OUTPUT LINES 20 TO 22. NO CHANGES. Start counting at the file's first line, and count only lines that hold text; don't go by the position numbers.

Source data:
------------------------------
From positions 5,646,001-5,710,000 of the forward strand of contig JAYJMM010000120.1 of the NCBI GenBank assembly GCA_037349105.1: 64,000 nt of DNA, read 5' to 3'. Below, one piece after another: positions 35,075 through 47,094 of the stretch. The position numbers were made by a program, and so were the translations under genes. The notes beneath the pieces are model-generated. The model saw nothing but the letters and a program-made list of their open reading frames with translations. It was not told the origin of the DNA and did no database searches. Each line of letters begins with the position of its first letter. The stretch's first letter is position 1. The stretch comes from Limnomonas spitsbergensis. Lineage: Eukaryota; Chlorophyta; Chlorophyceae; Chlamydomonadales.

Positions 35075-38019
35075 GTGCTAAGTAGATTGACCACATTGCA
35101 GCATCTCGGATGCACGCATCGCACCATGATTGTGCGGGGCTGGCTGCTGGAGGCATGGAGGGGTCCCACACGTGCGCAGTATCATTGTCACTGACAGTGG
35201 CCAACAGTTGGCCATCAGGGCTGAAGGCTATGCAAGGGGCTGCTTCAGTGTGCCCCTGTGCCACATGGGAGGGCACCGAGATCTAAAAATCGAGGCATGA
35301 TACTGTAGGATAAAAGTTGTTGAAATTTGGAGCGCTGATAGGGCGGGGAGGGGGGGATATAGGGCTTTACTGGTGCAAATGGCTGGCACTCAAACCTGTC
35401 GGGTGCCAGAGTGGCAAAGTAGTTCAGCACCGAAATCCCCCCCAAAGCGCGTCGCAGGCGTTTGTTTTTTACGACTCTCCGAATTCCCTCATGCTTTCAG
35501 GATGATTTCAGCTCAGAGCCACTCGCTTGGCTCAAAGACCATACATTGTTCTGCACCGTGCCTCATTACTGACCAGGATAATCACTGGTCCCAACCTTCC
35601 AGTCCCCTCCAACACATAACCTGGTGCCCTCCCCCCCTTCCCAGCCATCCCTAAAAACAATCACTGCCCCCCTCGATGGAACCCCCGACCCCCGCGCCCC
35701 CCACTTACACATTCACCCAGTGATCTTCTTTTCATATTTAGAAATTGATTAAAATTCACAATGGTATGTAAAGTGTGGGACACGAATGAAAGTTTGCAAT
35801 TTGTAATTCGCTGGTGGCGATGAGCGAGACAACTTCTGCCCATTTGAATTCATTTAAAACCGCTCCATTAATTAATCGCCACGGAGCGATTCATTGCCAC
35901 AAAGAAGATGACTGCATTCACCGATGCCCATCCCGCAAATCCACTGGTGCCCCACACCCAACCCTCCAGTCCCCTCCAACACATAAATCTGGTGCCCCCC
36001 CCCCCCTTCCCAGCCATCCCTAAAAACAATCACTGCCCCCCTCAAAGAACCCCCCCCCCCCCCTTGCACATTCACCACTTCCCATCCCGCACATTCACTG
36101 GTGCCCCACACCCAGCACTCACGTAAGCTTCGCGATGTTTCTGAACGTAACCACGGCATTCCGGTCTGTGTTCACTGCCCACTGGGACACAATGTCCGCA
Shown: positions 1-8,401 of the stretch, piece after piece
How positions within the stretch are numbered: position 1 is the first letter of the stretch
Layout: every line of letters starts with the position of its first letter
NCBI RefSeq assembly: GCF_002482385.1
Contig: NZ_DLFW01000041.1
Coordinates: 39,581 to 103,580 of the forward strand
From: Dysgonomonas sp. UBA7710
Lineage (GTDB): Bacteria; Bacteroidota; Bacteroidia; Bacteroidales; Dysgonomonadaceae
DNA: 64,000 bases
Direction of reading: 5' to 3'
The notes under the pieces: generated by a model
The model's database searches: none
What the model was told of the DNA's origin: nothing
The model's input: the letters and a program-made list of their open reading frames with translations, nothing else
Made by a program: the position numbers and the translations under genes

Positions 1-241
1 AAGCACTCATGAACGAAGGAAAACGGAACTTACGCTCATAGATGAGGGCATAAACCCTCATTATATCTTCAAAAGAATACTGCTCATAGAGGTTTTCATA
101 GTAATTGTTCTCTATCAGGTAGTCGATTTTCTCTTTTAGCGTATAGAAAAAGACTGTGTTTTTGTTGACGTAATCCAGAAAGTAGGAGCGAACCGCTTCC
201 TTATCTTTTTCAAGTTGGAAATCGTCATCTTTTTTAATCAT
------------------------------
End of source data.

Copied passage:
Coordinates: 39,581 to 103,580 of the forward strand
From: Dysgonomonas sp. UBA7710
Lineage (GTDB): Bacteria; Bacteroidota; Bacteroidia; Bacteroidales; Dysgonomonadaceae